Wild Profile: Meet the little brown bat

A little brown bat resting on a rock By Geoffrey Kuchera/Shutterstock

Canada’s little brown bat—along with, well, all bats—gets a bad rap. Not quite fair! And these bats need our help more than ever. Their numbers are dwindling thanks to white-nose syndrome, a disease that kills bats during hibernation as they overwinter in caves. Speaking of bat habitat, putting up bat houses helps provide more roosting places for them, and makes it less likely that they’ll take up residence in your cottage.

What cottagers need to know about rabies in bats

One little brown bat can eat half of its body weight in bugs. And a bunch of these bugs are mosquitoes—so hey, that’s a win for cottagers. If you’re going to see bats in flight, swooping for their dinner, it’ll be on warm, summer nights, after they’ve emerged, sometimes in surprisingly large numbers, from tiny, 1-cm-wide crevices in rock faces, trees, or, possibly your cottage eaves.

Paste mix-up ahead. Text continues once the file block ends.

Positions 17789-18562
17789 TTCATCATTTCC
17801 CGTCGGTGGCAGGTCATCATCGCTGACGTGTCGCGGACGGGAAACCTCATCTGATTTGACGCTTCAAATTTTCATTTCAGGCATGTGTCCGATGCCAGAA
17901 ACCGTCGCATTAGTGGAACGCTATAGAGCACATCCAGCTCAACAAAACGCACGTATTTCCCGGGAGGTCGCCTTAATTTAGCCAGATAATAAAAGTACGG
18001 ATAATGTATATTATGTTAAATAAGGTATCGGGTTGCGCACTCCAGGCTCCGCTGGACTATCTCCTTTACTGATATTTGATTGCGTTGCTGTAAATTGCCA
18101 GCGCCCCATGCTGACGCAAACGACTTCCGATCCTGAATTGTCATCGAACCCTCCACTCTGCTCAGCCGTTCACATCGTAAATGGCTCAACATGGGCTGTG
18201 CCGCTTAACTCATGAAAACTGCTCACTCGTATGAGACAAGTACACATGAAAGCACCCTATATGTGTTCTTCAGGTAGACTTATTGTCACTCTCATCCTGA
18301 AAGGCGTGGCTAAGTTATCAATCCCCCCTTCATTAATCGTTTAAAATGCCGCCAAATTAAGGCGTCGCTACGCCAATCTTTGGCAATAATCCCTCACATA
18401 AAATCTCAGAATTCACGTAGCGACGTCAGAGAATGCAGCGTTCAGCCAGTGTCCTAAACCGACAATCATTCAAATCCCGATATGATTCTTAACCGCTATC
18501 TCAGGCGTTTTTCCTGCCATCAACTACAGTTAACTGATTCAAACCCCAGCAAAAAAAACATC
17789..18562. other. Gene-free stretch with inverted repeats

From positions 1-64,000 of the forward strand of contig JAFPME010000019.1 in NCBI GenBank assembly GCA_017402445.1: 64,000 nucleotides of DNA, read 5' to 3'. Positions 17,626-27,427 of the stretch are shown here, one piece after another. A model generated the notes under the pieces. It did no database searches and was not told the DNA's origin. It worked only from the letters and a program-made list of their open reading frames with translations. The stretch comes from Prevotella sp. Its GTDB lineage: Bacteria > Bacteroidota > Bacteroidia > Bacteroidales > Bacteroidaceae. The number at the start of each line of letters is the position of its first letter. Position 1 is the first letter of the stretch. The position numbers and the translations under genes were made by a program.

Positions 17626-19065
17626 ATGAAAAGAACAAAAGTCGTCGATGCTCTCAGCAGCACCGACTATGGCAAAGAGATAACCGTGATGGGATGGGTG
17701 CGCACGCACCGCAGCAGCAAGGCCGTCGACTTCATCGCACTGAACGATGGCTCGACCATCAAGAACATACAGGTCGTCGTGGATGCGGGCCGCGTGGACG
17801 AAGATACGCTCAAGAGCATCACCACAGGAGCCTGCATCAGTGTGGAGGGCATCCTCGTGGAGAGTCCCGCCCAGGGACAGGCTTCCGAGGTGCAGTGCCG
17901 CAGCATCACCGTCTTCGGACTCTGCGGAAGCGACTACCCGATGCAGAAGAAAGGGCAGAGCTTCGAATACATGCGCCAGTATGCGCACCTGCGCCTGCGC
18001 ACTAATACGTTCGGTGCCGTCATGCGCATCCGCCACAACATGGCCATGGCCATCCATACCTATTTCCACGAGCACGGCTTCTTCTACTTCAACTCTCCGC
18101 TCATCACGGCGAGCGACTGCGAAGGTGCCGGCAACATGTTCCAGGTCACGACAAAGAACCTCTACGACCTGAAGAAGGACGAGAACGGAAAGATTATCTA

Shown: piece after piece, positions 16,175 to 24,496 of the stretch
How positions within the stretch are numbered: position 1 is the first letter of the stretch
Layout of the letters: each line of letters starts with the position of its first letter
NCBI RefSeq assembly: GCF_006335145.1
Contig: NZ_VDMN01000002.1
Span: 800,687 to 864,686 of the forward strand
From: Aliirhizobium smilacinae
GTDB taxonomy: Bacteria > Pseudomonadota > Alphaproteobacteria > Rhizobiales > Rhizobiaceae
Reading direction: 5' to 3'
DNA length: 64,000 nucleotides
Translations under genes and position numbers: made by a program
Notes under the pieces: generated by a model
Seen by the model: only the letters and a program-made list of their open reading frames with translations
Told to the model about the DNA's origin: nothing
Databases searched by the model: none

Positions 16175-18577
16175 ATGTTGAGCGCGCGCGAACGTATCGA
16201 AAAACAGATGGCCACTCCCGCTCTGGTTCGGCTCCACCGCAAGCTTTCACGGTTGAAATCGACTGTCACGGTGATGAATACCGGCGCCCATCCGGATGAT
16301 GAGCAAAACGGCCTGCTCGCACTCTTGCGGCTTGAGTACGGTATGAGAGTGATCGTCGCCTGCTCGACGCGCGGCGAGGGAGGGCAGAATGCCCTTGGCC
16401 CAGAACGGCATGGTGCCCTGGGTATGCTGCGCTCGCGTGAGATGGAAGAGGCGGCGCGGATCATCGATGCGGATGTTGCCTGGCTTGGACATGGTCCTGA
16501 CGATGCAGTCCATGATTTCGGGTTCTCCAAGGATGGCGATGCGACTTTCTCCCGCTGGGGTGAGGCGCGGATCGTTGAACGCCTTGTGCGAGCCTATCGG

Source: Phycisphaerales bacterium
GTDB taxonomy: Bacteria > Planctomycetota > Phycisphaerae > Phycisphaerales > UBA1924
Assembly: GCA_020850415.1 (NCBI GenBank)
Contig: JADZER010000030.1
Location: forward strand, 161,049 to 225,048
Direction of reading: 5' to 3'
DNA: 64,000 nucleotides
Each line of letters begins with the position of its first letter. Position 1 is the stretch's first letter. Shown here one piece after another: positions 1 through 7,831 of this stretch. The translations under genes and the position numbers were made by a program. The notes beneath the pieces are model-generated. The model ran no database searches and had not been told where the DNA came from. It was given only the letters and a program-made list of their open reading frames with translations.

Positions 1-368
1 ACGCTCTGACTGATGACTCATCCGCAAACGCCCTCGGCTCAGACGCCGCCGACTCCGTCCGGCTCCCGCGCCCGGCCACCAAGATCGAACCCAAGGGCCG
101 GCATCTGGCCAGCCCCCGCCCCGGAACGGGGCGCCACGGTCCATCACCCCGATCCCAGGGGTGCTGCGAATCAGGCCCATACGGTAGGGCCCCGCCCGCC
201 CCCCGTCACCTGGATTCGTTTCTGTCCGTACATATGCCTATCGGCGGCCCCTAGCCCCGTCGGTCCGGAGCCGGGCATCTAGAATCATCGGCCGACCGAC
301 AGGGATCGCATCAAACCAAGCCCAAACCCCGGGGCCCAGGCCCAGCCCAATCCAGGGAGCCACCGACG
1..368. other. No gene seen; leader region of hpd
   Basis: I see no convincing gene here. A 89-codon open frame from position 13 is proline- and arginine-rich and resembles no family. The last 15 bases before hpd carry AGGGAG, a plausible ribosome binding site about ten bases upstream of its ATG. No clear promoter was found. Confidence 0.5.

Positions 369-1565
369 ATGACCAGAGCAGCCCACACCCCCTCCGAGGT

In case there was still any doubt in your mind, bats aren’t remotely blind; that said, they do see better in the dark than during daylight. Bats mainly use echolocation to find their insect meals. The ultrasonic blips, sometimes more than 200 per second, bounce off of objects to create a “map” of the flight zone for the bat. Once a bat has snagged its prey (using its wing and tail membranes), it chews each morsel seven times per second before swallowing. Don’t eat too fast, little buddies!

In September, when insect populations begin to drop, most cottage country bats have settled into their winter roosting places. They’ll hang upside down, clinging with their toenails—five on each foot. Their tendons lock to hold them stiffly in place.

Good news! Recent research suggests that scientists may have a made a discovery that will help save Canada’s bat population.


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